By Stephen Bright (University of Waikato, New Zealand)
Kia ora, ngā mihi nui ki a koutou katoa.
I don’t know about you, but after a year I’m pretty much over virtual conferences. This is not to say that I think they have no value, far from it. ASCILITE’s virtual conference in December 2020 was an example of a very interesting and stimulating event in terms of the presentations offered, and the opportunity to view the latest research in the online learning field.
However, while these conferences all offer insights and the exchange of ideas, they lack the intensity of the interactive element that face-to-face conference opportunities bring. While we all know this has been largely forced upon us by the COVID necessities of life at this point around the world, it doesn’t diminish our craving for some personal contact – in the same room, drinking coffee or tea (or whatever) together and catching up with each other as part of both the formal and informal opportunities conferences bring. Zoom and other similar tools are better than no interaction, but they are still a step back from what happens in a kanohi ki te kanohi [face to face] environment.
In New Zealand, we have been fortunate to largely dodge the disruption and social isolation from interaction that COVID brings to a community. But, as this last week has just shown with a fresh outbreak of cases in our largest city, Auckland, the uncertainty around organising events which involve large gatherings of people is a very real factor. With very short notice, events which have been planned for months or even years can suddenly find that they are either postponed or cancelled because of the restrictions in New Zealand that apply to tertiary institutions.
As well, there has been a considerably reduced income to tertiary institutions because of international student numbers being drastically reduced. This has had a flow-on effect to requiring a more frugal approach to conference registration fees, travel and accommodation allowances for most institutions. Because of the difficulties of travelling between countries (even Australia and New Zealand) with quarantine requirements changing at short notice, there are now much less opportunities for conference travel. It is also means any conference has to be priced at an affordable level for participants to get approval for institutional expenditure.
In response to this, online or virtual conferences have proliferated as a way of continuing the ongoing interaction of ideas and research, and enabling something to happen where the alternative is basically nothing.
The FLANZ conference committee (Flexible Learning Association of New Zealand) considered this when they began planning for their conference, due to be held April 14/15 this year. Having had to cancel last year’s 2020 conference (also scheduled for April) there was lengthy discussion on how we might offer a conference that allows for limited funding and travel opportunities, COVID uncertainties, and yet still has the possibility of some face-to-face component.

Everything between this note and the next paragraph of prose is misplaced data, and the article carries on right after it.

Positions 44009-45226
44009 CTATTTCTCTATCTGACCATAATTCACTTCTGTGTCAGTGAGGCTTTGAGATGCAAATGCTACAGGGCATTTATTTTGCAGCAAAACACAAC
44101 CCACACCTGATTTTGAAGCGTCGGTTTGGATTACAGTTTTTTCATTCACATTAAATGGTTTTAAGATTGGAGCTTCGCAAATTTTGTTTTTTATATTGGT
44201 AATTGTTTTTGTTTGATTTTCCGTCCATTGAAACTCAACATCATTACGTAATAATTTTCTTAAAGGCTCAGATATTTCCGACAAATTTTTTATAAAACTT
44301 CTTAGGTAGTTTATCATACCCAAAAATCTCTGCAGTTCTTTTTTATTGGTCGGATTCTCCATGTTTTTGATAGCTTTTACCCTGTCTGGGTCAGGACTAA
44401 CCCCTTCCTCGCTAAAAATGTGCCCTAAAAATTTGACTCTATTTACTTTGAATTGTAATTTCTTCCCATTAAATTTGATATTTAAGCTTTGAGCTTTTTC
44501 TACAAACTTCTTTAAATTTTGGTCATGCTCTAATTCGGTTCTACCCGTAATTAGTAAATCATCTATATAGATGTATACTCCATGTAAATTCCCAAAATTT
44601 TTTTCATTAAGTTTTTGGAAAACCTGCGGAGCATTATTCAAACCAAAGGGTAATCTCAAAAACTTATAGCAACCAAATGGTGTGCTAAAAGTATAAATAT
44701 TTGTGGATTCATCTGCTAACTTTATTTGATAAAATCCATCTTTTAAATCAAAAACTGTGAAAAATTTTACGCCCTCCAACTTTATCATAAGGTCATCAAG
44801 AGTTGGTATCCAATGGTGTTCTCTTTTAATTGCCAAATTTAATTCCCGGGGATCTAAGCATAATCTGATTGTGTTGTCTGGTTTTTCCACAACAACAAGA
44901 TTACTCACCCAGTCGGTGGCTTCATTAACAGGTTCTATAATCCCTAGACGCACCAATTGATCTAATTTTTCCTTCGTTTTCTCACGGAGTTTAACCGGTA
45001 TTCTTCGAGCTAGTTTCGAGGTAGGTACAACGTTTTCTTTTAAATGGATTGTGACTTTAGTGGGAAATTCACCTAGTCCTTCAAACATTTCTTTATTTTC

The conclusion was to operate on a ‘hub and satellite’ model. One venue (the hub) would manage and host the main conference audience. This hub was chosen as Victoria University in Wellington, which was also the planned venue for the 2020 conference. As Auckland is our most vulnerable location in terms of sporadic COVID lockdowns, choosing another city for the main venue was a ‘no-brainer’. For those with some travel budget, participants could travel to the main ‘hub’ venue and have the full conference experience. For those on a very tight travel budget, the satellite venues in other centres provide an opportunity for face-to-face contact in smaller groups, with low travel costs and a regional or local cohort for face-to-face participation.
Zoom linking for plenary and other sessions means that participants can be with other people to converse and interact, while being able to access the shared learning that the conference provides opportunities for. This makes the conference more resilient and able to cope with fluctuations in COVID levels, as well as requiring less travel for participants who live nearer the satellite venues. Satellite venues will be operating including the University of Canterbury in Christchurch, University of Waikato in Hamilton, and Auckland University of Technology in Auckland. As well, the conference registration is very affordable, with a reduction in registration fees for those attending the satellite venues.
However, if the worst case COVID scenario occurs with another full lockdown for New Zealand in April, the conference can relatively easily pivot to being fully online if that need arises.
If you want to know more, please visit the FLANZ conference website.